Labour MPs have passed a motion of no confidence in Mr Corbyn, mainly due to there opinion of his weak leadership during the referendum campaign. As stated in the linked article above by ThePoliticsView, he is trying to fill gaps in his shadow cabinet following a wave of resignations.

Please note, this is not a formal mechanism for removing Mr Corbyn and he could survive even if the vote, should it take place, went against him.

  • Steady the Markets:

Market reaction to the referendum result was immediate and dramatic.

The BBC have announced that the FTSE 100 index of leading shares fell 8% after opening in London on Friday. Furthermore, there was a big sell-off of bank shares and house builders, with Barclays and RBS at one point down by more than 30%. By the end of trading, the index had bounced back, closing 2.8% down. The FTSE 250 index closed down 7% on Friday.

The value of the pound has also been hit hard on the foreign exchange markets, tumbling to lows not seen since 1985. At one stage, it hit $1.3305, a fall of more than 10%, although it too slightly recovered to close down 9% at $1.36.

The BBC have also written that the Chancellor George Osborne ”made a statement before the UK stock market opened on Monday in a bid to calm the markets. He said the UK was ready to face the future “from a position of strength” and indicated there would be no immediate emergency Budget.”

  • See how the EU leaders respond:

All EU leaders wanted the UK to stay in the bloc and a Leave vote has been met with disappointment and dismay across the Channel.

The BBC have said that ”hastily-convened meetings are taking place in Brussels and across foreign capitals on how to deal with the fallout of the UK’s decision, with the leaders of Germany, France and Italy meeting on Monday ahead of a wider EU summit later this week.”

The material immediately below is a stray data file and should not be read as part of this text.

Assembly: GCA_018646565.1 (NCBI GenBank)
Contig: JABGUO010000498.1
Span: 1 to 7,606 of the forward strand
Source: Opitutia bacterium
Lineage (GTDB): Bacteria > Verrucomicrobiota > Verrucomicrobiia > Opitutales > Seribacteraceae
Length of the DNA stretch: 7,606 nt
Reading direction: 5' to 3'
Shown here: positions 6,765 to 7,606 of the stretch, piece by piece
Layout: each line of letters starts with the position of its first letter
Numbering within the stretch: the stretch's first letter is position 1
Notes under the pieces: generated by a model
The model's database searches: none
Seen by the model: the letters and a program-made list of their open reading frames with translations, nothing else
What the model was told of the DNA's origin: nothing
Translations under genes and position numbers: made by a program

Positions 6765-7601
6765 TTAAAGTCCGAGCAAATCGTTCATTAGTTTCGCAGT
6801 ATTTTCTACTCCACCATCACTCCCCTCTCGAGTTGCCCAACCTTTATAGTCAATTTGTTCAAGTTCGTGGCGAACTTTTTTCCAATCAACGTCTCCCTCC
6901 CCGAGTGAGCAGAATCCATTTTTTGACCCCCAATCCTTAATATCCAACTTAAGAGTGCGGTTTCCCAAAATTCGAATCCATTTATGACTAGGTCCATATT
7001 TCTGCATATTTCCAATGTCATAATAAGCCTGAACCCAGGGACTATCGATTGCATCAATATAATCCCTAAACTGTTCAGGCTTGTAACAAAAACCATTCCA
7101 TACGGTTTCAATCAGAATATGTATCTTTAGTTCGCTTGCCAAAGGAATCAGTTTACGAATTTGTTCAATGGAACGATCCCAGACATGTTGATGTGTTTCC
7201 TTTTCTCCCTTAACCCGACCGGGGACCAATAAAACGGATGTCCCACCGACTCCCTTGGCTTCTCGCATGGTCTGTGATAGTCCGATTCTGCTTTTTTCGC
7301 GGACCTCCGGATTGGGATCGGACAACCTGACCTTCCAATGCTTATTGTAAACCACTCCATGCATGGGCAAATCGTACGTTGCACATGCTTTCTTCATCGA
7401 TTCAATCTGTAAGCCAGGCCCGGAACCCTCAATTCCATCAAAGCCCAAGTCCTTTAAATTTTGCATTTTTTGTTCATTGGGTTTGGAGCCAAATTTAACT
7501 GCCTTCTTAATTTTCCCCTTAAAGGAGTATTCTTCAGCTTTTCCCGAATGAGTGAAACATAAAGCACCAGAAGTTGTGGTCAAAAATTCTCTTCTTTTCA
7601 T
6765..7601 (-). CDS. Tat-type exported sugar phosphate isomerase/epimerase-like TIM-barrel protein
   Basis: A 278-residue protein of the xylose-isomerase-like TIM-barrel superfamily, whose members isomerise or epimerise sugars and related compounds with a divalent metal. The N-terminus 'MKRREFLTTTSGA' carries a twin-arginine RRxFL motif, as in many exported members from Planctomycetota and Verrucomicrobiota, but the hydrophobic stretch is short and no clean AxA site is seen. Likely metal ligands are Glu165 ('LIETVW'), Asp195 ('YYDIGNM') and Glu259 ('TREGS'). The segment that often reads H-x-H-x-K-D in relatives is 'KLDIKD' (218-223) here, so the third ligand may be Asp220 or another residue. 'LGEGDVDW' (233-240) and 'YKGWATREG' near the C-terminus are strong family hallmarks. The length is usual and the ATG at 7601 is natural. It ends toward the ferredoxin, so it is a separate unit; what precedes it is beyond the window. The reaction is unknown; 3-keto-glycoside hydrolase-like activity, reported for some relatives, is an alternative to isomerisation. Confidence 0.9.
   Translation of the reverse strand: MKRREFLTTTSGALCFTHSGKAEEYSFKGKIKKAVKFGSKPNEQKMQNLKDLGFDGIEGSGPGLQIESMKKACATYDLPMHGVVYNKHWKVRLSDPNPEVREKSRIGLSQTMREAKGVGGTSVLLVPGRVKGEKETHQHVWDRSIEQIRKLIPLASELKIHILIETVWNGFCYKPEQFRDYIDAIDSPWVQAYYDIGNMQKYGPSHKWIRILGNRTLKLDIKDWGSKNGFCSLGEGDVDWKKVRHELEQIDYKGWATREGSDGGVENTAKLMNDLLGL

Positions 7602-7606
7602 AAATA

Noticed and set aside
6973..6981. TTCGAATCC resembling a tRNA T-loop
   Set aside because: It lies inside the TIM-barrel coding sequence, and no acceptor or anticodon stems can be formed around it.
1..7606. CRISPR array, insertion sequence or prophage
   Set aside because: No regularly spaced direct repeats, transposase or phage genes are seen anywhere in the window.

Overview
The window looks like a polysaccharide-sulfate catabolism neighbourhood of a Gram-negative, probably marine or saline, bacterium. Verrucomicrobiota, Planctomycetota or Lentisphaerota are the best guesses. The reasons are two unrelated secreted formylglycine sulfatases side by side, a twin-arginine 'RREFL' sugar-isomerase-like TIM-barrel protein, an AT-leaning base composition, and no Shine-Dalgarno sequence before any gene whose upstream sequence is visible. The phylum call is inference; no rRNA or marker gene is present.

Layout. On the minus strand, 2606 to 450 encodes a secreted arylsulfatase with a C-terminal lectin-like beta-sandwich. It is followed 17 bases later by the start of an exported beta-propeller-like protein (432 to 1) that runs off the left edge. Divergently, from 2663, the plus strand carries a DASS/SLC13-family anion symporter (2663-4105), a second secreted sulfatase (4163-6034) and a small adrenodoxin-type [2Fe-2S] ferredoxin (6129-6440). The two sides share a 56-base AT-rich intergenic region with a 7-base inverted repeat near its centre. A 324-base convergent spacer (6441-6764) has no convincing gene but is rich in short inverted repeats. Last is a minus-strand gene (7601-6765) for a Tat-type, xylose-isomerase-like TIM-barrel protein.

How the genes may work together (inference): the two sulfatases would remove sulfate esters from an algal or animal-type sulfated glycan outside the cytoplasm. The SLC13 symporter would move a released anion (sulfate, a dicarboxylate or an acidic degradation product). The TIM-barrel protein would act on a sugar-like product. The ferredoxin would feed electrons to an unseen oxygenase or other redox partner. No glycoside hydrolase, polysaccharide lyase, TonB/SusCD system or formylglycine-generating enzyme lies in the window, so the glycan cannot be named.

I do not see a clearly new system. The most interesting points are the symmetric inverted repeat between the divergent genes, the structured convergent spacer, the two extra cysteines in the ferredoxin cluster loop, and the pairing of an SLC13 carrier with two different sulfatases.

European Council President Donald Tusk has appealed for unity among the EU’s 27 other members, saying the vote is historic but “not a moment for hysterical reactions”. German leader Angela Merkel said the vote was “regrettable” and a “watershed moment” for the EU.

  • Trigger Article 50:

There is a formal legal process for withdrawing from the EU – enshrined in Article 50 of the 2009 Lisbon Treaty – although it has never been invoked before.

Mr Cameron has said it should be up to his successor to decide when to activate Article 50 by notifying the European Council. Once this happens, the UK is cut out of EU decision-making at the highest level and there will be no way back unless by unanimous consent from all other member states.

Parliament and the BBC have said that ”quitting the EU is not an automatic process – it has to be negotiated with the remaining 27 members and ultimately approved by them by qualified majority.”